Finding the ideal leadership team is one of the most complex goals that any organization can undertake. In the best cases, each member serves as a leader in their own right, and is empowered to use their strengths both individually and together with the group. 

A properly functioning leadership team helps organizations of all sizes play to their strengths, dodge weaknesses, and remain nimble in their strategy, able to adapt to even the most unexpected of changes.

Pulling together a group that’s able to accomplish these lofty goals is no easy task, but that initial challenge makes it all the easier to forget the next step. It’s not enough to simply build the team; you must be willing to analyze successes and shortcomings, and adjust accordingly.

As you might expect, there’s no easy, one-size-fits-all approach to quantifying how excellent or poorly your group is performing. However, we’ve pinpointed three measures of an effective team that provide a good baseline for determining what needs to change and how.

External Output (Impact on the World)

Leadership teams are formed with specific goals in mind. Even if each member has their own objectives, as well as their own means and methods of achieving them, every element should feed into the group’s shared purpose

External output requires taking an honest look at how successful the team has been in accomplishing—or at least getting closer to—that overarching goal. Did your candidate win the election? Did you hit your fundraising target? And if the answer is no, what has held your leadership team back from realizing its purpose?

Internal Capacity (Impact on the Team)

“Leader” and “team” can be read as opposites; one of the primary jobs of a leadership team is to bridge the gap between those two by building an interdependent group where each individual’s contributions are both acknowledged and properly utilized. 

To measure your internal capacity, you should be looking at how each person helps form a part of the whole. Pay attention to team morale, whether members are leaving with regularity, how well members know each other, and how well they support each other.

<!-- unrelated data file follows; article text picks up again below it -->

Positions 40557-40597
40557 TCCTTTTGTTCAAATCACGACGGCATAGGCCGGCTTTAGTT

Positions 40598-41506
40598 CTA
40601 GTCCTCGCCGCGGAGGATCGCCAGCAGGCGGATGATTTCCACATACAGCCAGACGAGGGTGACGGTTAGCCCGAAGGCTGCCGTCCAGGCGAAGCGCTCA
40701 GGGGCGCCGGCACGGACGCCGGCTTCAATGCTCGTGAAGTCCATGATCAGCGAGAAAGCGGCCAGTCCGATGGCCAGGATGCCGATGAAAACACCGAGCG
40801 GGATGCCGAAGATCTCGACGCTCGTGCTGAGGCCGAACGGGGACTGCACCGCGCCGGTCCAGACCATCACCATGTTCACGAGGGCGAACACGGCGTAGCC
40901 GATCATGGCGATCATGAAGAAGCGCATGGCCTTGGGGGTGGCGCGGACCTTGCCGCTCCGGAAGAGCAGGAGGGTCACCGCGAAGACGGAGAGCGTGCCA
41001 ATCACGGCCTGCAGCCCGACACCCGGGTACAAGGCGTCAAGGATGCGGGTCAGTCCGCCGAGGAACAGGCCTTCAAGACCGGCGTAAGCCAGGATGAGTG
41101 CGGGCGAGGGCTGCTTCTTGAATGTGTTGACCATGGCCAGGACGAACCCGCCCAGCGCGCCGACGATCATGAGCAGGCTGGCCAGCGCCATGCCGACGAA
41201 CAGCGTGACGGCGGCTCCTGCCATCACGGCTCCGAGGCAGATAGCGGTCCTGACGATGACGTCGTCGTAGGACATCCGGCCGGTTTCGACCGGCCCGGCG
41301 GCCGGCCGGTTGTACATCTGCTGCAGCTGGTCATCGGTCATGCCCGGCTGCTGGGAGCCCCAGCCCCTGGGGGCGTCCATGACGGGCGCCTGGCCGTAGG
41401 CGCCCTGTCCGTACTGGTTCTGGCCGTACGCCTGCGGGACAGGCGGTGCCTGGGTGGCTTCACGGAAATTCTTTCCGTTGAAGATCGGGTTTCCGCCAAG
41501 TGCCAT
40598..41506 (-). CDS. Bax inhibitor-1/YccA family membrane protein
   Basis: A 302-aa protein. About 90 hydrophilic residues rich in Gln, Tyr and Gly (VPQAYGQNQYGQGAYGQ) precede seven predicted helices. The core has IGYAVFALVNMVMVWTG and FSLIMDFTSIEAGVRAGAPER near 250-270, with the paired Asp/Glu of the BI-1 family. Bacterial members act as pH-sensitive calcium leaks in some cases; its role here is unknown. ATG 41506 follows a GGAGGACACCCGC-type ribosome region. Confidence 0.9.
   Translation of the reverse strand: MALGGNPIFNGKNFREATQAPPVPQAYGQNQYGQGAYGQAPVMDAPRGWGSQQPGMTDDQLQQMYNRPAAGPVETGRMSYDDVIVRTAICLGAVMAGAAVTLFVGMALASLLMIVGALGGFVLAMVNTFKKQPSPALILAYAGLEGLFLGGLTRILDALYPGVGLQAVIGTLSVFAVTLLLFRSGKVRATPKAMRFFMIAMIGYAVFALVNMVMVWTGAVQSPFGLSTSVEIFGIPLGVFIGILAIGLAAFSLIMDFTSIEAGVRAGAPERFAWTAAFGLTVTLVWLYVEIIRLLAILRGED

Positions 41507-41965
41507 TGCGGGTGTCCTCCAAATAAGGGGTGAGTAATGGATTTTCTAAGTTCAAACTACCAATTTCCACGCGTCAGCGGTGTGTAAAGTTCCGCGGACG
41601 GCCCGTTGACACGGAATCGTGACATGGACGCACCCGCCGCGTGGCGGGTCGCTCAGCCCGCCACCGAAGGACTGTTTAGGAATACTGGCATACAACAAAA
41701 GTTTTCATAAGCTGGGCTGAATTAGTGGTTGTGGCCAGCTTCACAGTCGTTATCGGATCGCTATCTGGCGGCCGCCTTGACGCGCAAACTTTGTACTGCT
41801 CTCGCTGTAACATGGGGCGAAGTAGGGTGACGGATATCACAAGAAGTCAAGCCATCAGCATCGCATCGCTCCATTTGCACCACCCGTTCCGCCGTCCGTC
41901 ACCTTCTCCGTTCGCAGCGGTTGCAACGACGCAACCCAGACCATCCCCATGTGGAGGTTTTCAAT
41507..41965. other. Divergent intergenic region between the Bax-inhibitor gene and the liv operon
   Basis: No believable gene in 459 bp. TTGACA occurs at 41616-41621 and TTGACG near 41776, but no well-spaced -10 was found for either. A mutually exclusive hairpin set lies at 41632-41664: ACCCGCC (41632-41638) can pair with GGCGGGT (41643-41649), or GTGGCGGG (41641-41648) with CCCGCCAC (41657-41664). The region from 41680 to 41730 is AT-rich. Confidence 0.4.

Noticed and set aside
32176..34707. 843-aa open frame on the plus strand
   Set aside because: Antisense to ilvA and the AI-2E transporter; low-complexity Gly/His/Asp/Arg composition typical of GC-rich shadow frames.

Leadership Development (Impact on Individuals)

If internal capacity is more about the health of the team as a whole, leadership development is the best method for tracking how its members are doing. No one takes on the stresses of a leadership role just for fun. Members should feel like their time and effort are rewarded

Those rewards can come in many forms—from financial incentives to options for career growth to simple yet often overlooked recognition—or likely some combination of these. But whatever the reward, keeping everyone happy on the individual level is key to keeping them around and growing your team’s long-term triumphs.

Create Explicit Guidelines for Measuring Your Leadership Team’s Success

Different organizations will inevitably have distinct goals that determine the balance of importance between these three methods of judging the efficacy of a leadership team. Whether external or internal output are valued more highly, or if leadership development is your team’s current focus, each of these measures should be considered to some degree. 

By pinning down what success looks like for your organization through each of these lenses, you can craft a clear-cut set of guidelines for monitoring the group’s current level of success—and those guidelines can be easily communicated to the rest of the leadership team, ensuring that everyone has the same expectations.

Build Your Team

Attend a WiLD workshop to gain more insight into building and fostering growth for your leadership team.